Independence Square sees Smith sending his iconic detective, Arkady Renko of Gorky Park fame, to Ukraine on the eve of the Russian invasion looking for a missing girl and trying to solve a murder or two. It looks like being a reflective novel for Smith, with Renko battling against the physical and psychological effects of Parkinson’s disease, while also dealing with the usual web of corruption and politics.

A relatively slim novel for Smith, Independence Square looks like being another enjoyable and timely book by one of the greats of crime writing.

The Interpreter by Brooke Robinson (Harvil Secker, 6 June 2023)

At the other end of the experience scale, is Brooke Robinson whose debut novel is being released in early June 2023.

The Interpreter (Harvil Secker, 6 June 2023) has an intriguing premise:

“Revelle Lee is a London court interpreter and knows the power of words. She spends her days translating for other people; murderers, fraudsters and their victims. She speaks their words. Only she knows exactly what they’re saying.

When she spots an injustice is about to take place, and a guilty man about to be labelled innocent, she has the power to twist an alibi to get the verdict she wants. The verdict she believes is correct. She’s willing to risk it all.

But someone knows what she’s done.”

The Interpreter has been generating some positive views and I am keen to read it myself and see if it lives up to the hype.

Drowning by T. J. Newman (Simon & Schuster, 1 June 2023)

T. J. Newman’s Falling was one of the stand out debut thrillers of 2021 and it seems that her latest novel, Drowning
(1 June 2023), is going to be just as successful.

The story opens quickly and suspensefully with Flight 1421 plunging into the ocean off Hawaii six minutes after taking off. From then it is a wild ride of a read as the authorities try and save the passengers as the plane sinks towards the ocean floor.

Newman has already proven herself as a gifted writer of aviation thrillers and Drowning seems likely to further enhance her appeal and reputation. I am about halfway through Drowning and it is a terrific, fast paced piece of entertainment.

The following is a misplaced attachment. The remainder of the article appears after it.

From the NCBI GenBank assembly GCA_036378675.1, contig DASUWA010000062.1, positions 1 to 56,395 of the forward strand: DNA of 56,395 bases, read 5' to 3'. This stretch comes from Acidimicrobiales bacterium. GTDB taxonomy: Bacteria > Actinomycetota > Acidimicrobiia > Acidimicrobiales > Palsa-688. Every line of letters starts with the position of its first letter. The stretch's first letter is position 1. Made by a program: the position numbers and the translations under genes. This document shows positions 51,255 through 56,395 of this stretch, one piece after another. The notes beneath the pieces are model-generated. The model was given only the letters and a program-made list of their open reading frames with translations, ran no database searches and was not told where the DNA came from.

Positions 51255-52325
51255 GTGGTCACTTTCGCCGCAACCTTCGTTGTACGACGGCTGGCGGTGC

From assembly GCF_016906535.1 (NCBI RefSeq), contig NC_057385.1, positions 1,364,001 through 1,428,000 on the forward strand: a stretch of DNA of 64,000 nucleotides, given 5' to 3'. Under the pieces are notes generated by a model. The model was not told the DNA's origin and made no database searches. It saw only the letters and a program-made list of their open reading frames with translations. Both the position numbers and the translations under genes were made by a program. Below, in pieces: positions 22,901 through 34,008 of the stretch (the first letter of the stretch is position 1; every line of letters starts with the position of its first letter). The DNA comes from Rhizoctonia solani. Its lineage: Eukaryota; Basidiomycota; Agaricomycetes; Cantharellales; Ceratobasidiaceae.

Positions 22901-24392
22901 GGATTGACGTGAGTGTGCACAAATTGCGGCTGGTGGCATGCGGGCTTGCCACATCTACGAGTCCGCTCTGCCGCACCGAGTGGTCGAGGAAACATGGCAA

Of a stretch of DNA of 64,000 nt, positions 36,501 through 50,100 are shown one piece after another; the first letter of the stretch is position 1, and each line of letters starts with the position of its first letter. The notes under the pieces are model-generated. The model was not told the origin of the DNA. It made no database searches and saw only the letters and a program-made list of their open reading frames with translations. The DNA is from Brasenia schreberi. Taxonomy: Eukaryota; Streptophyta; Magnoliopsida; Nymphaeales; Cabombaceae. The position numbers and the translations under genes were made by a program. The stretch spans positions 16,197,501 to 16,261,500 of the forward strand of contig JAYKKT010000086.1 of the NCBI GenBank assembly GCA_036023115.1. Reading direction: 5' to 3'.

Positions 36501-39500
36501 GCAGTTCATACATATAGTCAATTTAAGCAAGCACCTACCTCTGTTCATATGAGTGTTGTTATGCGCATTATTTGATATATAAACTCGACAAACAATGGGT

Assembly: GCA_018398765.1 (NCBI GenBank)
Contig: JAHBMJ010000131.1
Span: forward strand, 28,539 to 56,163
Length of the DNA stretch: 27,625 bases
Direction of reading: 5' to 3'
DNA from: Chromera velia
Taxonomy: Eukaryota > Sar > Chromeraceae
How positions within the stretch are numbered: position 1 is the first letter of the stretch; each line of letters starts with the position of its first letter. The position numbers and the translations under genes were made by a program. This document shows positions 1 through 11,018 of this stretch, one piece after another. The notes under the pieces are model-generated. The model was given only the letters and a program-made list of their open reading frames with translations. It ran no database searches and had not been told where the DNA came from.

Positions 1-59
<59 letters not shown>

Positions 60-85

The Only One Left by Riley Sager (Hodder & Stoughton, 11 July 2023)

I have been a fan of Riley Sager ever since buying and reading his earlier book, The Last Time Lied, while I was in Cambodia some years ago. His Final Girls and Lock Every Door were also great.

His new book due out in July 2023, The Only One Left (Hodder & Stoughton, 11 July 2023), also sounds like a clever twisty read full of tension and surprises:

“Everyone believes that Lenora Hope is a mass murderer.

“The Hope family murders shocked the Maine coast one bloody night in 1929. While most people assume seventeen-year-old Lenora was responsible, the police were never able to prove it. Other than her denial after the killings, she has never spoken publicly about that night, nor has she set foot outside Hope’s End, the cliffside mansion where the massacre occurred.

It’s now 1983, and home-health aide Kit McDeere arrives at a decaying Hope’s End to care for Lenora after her previous nurse fled in the middle of the night. In her seventies and confined to a wheelchair, Lenora was rendered mute by a series of strokes and can only communicate with Kit by tapping out sentences on an old typewriter. One night, Lenora uses it to make a tantalizing offer—I want to tell you everything.